UKIP’s and the Conservative’s Pickle

It is interesting that the Conservatives are branding themselves as the “party that will give the people a choice” (through an in/out referendum) and UKIP are also promising to “give the country back to the people”. Yet both are worried about splitting the vote at the next general election. Hence the calls for pacts or coupon elections from worried conservatives; hence UKIP playing hard-ball. This is disingenuous.

They could both however decide that  “giving the people a choice” is the way to go and support a change to a voting system with transferable preference voting.

I want my vote to support the UKIP Candidate, but if he cannot win, I would prefer for it to be transferred to the Conservative Candidate.


I want my vote to support the Conservative Candidate, but if he or she cannot win, I would prefer for it to be transferred to the UKIP Candidate.

The immediate reaction is to say that will not happen in a month of Sundays. A month of Sundays might actually be the equivalent of three Labour Governments getting in on a split right-wing vote. However, only a minority of Labour changed its position after three Thatcher Governments and a Major Government, when the left vote was split between Labour and the SDP or SDP/Liberal Alliance. Would it be different this time? Two factors come into play:

  1. Part of UKIP’s strategy is to be an obvious threat to the Conservative Party – particularly those Conservatives who do not adopt the same Euro-phobia as UKIP. They are very happy, if necessary,  to destructively slit the throats of existing Tory MPs – even if it lets Labour in. The UKIP hierarchy will say that that is the fault of the Conservatives; their members (and the electorate) may say it is the fault of the voting system.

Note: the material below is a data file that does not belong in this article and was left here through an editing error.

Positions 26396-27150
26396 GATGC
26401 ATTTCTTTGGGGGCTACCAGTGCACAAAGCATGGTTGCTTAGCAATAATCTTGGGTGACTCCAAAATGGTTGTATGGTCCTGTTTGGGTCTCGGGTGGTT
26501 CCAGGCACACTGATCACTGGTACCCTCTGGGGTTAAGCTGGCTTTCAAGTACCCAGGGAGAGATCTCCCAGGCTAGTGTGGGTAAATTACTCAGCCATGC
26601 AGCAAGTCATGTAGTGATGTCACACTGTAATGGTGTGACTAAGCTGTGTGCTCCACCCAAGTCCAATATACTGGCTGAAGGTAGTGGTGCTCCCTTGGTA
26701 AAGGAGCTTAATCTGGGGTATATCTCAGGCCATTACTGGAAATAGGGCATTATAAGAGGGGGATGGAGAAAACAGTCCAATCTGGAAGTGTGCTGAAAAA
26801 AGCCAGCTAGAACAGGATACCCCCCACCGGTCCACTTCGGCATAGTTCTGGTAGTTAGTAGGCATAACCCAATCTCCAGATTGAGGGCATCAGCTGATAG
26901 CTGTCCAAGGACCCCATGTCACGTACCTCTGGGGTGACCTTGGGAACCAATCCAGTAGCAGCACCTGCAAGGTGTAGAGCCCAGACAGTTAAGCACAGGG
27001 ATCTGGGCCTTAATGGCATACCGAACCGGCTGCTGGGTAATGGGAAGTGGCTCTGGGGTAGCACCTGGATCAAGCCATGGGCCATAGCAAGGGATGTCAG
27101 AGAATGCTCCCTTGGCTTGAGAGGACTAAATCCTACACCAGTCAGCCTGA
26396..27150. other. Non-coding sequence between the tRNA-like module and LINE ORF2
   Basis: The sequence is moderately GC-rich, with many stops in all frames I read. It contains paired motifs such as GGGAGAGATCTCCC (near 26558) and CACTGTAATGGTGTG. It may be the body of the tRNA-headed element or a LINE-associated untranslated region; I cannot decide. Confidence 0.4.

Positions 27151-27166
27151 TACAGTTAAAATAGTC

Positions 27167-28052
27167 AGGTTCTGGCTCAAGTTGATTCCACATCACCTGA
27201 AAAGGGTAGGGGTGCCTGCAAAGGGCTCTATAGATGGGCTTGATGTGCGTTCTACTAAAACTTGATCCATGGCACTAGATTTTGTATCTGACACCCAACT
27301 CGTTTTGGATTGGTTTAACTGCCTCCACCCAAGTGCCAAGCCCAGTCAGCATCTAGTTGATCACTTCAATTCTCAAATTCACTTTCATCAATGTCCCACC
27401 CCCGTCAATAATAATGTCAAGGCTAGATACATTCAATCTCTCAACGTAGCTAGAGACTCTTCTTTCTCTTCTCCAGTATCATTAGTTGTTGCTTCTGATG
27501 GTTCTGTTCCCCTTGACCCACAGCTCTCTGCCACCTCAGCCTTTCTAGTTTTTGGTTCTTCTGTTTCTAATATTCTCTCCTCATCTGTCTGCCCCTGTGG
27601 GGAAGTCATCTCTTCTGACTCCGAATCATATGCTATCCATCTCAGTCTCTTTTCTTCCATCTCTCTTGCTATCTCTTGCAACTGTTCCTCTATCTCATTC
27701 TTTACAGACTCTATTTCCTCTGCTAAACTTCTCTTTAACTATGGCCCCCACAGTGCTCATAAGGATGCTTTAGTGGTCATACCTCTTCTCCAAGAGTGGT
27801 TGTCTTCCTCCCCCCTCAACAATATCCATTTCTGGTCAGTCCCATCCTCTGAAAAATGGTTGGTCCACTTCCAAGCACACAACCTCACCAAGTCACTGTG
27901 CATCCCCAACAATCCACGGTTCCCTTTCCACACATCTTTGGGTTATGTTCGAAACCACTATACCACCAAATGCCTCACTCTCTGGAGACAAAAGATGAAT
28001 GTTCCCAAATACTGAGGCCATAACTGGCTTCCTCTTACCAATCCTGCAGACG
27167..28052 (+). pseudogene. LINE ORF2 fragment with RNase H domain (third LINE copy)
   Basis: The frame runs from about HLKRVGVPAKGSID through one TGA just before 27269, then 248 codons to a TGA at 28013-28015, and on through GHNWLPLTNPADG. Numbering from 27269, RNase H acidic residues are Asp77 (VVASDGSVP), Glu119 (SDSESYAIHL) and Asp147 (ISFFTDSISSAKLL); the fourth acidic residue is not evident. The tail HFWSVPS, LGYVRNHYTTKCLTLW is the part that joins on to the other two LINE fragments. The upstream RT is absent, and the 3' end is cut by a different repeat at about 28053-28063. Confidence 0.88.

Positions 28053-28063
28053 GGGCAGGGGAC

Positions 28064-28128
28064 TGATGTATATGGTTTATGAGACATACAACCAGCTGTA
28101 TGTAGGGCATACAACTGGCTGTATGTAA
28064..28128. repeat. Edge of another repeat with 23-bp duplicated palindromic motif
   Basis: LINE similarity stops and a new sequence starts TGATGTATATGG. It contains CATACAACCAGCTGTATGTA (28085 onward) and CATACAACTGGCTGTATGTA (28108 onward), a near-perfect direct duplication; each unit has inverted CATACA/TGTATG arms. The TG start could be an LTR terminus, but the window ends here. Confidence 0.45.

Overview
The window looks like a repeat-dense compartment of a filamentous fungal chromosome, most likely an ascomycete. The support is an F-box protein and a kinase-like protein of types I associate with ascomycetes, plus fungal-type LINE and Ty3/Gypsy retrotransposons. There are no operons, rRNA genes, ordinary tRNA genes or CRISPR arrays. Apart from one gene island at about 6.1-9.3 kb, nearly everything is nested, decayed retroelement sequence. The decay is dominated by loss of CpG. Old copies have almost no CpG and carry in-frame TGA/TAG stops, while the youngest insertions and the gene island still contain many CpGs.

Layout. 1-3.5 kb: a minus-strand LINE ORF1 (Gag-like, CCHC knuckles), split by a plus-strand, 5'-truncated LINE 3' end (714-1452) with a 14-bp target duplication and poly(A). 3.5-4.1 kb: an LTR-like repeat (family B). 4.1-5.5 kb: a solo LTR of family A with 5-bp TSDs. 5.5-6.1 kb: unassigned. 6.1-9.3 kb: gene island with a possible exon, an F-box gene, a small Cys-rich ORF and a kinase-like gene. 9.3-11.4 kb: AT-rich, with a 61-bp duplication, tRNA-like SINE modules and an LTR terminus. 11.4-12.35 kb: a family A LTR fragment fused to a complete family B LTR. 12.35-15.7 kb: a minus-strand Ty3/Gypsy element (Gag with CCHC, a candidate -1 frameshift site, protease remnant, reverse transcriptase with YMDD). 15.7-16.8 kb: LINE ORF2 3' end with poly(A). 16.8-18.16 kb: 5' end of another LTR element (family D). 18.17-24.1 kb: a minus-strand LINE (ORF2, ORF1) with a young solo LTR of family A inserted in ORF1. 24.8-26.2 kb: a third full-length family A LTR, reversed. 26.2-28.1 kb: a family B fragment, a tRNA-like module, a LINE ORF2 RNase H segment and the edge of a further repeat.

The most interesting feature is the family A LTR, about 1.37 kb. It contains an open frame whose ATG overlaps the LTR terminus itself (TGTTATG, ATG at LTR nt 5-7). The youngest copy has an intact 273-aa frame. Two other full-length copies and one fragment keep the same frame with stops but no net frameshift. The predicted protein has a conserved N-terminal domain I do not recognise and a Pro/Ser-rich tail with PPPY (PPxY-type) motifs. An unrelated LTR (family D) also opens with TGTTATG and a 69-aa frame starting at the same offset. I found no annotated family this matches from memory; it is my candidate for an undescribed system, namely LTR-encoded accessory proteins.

2. UKIP has attracted a lot of new support (and membership?) from people who are thoroughly pissed off with the current political system which has disenfranchised them. If they now see that voting UKIP means that their new party can poll 20-40% of the vote but only achieve a few seats, their ire may get more focused on the electoral system that has cheated them.

An example

Although Sunderland is “rock-solid” Labour, the result illustrates this last point. If you tabulate the result (for an election “up by thirds”):

UKIP Supporters may feel incensed! 24% of the vote, yet no seats (when 6 would be a “fair share”). It is also interesting to note that in this “rock-solid” Labour area, of the 21 seats won or retained by Labour, Labour only got 50%+ of the vote in 10 of those seats, yet Labour won 84% of the seats with 46% of the vote – hardly surprising that they are not great supporters of reform.


Change will not happen before the General Election, so it is likely that UKIP (even allowing for a sag in support) will get a negligible number of (or even zero) seats on a vote in excess of say 20%. They will be able to compare this with their result in the Euro-elections where their winnings in terms of seats will (due to the PR system used – however flawed) more closely match their support.

Yet they can only achieve their prime aim (EU exit) through Westminster. There is a distinct possibility that their advocacy of this very policy (through standing candidates) will guarantee Labour (who do not want significant change) winning seats rather than the Conservatives (who have offered a referendum).

So will they try to avoid this by a grubby little pre-election stitch-up behind the scenes between UKIP and UKIP-friendly Conservatives, whereby in some constituencies UKIP will stand but make no campaigning effort (possibly even – on the quiet – encouraging people to vote Conservative) but in “unfriendly” Conservative seats go all out for a win – and still risk Labour getting in?

In the end, will this lead to even more disenchantment and disengagement or pressure for real change?


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